Within my field of interior design designers should always consider the use of empathic design, because of its overall understanding of the clients wants and needs. The clients projected emotions and physical restraints will be more openly viewed and designed to enhance ways of living by empathic design. I find this fascinating. Thinking of the little baby enjoying cake and how others also consider the feeling expressed by eating cake makes me think about my aunts homemade chicken noodle soup. She occasionally makes it in the winter but one day I know for sure that she always makes it is Christmas lunch. Thinking about it brings me comfort, and warmth. I never realized how much a soup can actually mean to me personally until lecture.
The item that I brought to class is the oldest and one of my most valued possessions, my grandma’s pearl bracelet. My grandma originally gave it to my mother and soon it was passed down to me once I graduated high school. This piece is very valuable to me not only because my mother gave it to me, but my grandma passed away when I was at a young age. I didn’t really get to know her in my adult life and so the bracelet was a very sentimental gesture.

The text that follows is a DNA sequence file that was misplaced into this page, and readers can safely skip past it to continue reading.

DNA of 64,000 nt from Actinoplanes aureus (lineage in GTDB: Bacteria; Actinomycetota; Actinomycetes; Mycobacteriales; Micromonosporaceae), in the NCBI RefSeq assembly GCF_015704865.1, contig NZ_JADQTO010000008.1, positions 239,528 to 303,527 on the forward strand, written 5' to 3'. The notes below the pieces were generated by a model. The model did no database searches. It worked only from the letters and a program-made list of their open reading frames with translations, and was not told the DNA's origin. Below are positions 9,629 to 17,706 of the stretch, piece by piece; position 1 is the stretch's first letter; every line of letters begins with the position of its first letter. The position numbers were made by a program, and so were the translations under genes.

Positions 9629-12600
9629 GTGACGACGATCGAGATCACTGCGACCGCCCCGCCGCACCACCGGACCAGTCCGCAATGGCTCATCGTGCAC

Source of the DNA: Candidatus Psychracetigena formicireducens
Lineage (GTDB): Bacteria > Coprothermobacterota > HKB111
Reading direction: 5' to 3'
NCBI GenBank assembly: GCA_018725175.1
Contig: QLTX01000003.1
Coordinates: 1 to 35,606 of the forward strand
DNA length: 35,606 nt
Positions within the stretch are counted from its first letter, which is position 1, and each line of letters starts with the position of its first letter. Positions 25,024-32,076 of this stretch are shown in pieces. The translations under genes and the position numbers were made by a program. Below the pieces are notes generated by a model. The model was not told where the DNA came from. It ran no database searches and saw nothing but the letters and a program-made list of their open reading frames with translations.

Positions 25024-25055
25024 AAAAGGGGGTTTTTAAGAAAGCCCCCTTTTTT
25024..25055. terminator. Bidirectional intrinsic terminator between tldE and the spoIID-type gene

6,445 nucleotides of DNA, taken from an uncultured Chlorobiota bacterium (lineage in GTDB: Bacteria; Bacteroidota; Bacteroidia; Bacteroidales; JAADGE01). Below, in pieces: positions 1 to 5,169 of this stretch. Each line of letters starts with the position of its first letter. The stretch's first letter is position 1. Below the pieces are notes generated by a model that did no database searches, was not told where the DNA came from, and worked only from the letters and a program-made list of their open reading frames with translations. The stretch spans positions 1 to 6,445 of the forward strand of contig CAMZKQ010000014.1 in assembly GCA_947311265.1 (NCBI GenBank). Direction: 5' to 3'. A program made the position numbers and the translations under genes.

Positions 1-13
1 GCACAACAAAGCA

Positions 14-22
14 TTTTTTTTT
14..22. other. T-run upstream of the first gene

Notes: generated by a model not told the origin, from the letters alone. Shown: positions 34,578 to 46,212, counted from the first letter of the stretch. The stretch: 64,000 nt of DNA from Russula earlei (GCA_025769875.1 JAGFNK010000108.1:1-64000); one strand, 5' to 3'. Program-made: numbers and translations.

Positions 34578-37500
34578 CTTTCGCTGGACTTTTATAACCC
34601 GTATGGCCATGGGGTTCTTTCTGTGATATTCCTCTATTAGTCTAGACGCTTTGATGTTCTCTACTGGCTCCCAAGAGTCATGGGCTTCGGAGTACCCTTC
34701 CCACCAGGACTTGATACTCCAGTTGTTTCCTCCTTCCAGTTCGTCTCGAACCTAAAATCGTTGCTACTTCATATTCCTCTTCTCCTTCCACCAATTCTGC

The first method that stood out to me was the prototype. This method is something that I find very effective. When testing how well a product might sell or if it is beneficial I believe giving a person a physical sample or model of the product gives people the ability to place themselves actually using it. Being able to physically touch an item or to feel it gives you an emotional attachment to it. The second method is an interview. The interview is one of the most common yet highly effective ways of learning about someone and can also connect the client and designer in an empathic way as well. The last method is a questionnaire, this is another effective way to get answers and in a more quick way. The questionnaire is an easy way to compare responses but I also feel when someone is doing an online survey they are not always honest.